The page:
Inspired Every Day by Our Schools: 9 Amazing Stories About Students and Teachers That Had Us Cheering in 2018

Toni Gallant Smith on Facebook

This article is one in a series at The 74 that profiles the heroes, victories, success stories, and random acts of kindness found at schools all across America. See and share our full archive from 2018 and 2017: The74Million.org/series/inspiring.

Every week at The 74, we spotlight incredible true stories from schools across the country — surprising, harrowing, funny, and joyous snapshots of classroom communities from all 50 states. You can see the complete archive from this year right here.

As we near the end of the calendar, we thought we’d take a moment to spotlight and celebrate nine of the most popular profiles we ran this year:

Credit: Cristin Gilmer/Twitter

‘Invite Me to Your Harvard Graduation,’ Said Her Sixth-Grade Teacher. Two Decades Later, Watch as Ph.D. Graduate Does Just That

A Graduation Invitation, 21 Years in the Making: Back in 1997, Yuma, Arizona, sixth-grade teacher Judith Toensing wrote a glowing message on 12-year-old Christin Gilmer’s report card. “It has been a joy to have you in class,” she wrote. “Keep up the good work! Invite me to your Harvard graduation.” Two decades later, Gilmer was earning a Ph.D. in public health from that very university — and returned to her favorite teacher’s classroom to personally deliver that invitation. Read the full story.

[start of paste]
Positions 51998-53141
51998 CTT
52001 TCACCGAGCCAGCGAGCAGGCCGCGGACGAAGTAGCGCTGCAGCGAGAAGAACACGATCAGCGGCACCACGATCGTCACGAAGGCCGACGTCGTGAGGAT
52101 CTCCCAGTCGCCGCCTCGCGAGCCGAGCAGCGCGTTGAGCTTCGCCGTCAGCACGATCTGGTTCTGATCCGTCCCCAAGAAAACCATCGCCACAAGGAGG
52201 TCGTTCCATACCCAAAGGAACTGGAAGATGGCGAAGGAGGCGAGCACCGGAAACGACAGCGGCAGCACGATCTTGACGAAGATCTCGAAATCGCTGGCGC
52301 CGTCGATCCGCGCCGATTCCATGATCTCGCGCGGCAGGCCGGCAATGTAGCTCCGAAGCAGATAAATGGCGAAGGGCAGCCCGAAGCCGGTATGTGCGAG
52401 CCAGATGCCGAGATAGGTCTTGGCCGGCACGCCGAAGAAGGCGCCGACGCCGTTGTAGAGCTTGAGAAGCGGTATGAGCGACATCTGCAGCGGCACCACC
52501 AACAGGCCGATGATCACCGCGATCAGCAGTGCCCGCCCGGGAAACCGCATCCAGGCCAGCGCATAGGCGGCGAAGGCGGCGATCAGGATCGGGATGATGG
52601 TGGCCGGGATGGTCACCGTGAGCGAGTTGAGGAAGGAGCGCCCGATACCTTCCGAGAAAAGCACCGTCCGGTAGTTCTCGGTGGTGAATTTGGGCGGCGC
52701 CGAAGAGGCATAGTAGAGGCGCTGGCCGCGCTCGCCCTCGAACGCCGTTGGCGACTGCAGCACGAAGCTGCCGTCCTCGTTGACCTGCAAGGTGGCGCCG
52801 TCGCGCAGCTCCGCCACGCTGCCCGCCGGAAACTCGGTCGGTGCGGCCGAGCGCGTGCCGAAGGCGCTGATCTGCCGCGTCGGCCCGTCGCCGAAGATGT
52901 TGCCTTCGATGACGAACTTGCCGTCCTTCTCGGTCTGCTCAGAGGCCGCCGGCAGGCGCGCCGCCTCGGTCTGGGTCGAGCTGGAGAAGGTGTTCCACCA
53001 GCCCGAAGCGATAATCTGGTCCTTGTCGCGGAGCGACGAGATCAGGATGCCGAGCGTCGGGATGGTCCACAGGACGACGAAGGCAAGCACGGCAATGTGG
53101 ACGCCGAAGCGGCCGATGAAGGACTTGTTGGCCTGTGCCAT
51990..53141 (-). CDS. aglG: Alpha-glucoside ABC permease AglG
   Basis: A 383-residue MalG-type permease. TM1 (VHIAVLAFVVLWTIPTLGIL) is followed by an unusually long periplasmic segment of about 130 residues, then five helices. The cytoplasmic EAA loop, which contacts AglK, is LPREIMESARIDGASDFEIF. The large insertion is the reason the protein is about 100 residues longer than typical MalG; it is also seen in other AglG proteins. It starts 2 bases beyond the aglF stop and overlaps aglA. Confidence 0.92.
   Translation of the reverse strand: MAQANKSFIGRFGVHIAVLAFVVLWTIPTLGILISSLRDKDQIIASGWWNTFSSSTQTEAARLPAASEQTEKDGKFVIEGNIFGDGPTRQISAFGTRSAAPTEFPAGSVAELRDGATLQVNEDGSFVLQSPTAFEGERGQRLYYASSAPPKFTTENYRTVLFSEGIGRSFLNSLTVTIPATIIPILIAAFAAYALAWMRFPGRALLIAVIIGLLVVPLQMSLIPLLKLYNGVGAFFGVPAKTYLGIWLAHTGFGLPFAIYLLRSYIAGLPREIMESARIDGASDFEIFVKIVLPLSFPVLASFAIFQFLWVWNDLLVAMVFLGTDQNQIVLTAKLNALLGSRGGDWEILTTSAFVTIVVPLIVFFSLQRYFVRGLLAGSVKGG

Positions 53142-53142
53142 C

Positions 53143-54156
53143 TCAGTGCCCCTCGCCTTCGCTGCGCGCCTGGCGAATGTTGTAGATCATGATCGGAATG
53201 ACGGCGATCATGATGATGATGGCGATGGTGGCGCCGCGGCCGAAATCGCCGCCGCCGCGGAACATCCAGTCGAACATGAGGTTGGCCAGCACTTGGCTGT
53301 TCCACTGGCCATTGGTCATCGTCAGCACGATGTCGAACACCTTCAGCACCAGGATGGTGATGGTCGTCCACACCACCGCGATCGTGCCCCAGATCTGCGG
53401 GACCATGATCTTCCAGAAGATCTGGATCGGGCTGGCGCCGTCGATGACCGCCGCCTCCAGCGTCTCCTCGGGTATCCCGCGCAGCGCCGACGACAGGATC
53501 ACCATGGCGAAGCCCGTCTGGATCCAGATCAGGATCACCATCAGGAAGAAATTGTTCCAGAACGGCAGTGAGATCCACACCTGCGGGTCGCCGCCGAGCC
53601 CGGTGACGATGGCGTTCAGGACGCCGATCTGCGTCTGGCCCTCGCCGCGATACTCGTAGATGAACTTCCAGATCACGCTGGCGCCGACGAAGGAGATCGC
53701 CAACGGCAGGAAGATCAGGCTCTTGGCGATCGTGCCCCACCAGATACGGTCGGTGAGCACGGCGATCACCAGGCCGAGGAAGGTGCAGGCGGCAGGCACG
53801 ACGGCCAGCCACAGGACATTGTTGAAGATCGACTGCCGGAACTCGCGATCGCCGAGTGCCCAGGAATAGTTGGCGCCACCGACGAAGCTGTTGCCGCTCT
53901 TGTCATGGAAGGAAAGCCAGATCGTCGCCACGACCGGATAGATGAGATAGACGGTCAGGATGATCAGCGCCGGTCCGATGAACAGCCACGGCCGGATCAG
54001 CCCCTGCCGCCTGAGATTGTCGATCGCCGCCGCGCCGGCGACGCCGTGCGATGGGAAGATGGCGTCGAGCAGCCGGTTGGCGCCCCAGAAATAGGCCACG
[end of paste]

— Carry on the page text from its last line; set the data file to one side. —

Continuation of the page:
The Year of the Promposal — The 14 Best Prom Proposals We Saw Teens Share on Social Media

The Big Dance: Before the flurry of corsages, boutonnieres, and family photographs, students last prom season first had to muster the courage to ask a simple question: Will you be my date? And a new trend emerged: The viral promposal, fueled by just that perfect photo or video. From Spider-Man swinging in with a Marvel-ously successful overture to students enlisting the help of law enforcement to seal the deal, we collected 14 of the funniest, sweetest, and most inventive promposals for you to enjoy before the big dance. See the full roundup.

Photo credit: Quincy Police

Massachusetts Third-Grader Gets Hero’s Welcome at School After 15-Month Battle With Leukemia

Hero’s Welcome: The first day back after winter break at Merrymount Elementary School in Quincy, Massachusetts, was one that the students and teachers there will never forget — and not just because of the frigid temperatures. Third-grader Bridget Kelley was returning to school for the first time in 15 months after battling leukemia, and the entire community turned out in the freezing cold to give her a warm hero’s welcome. Read the full story.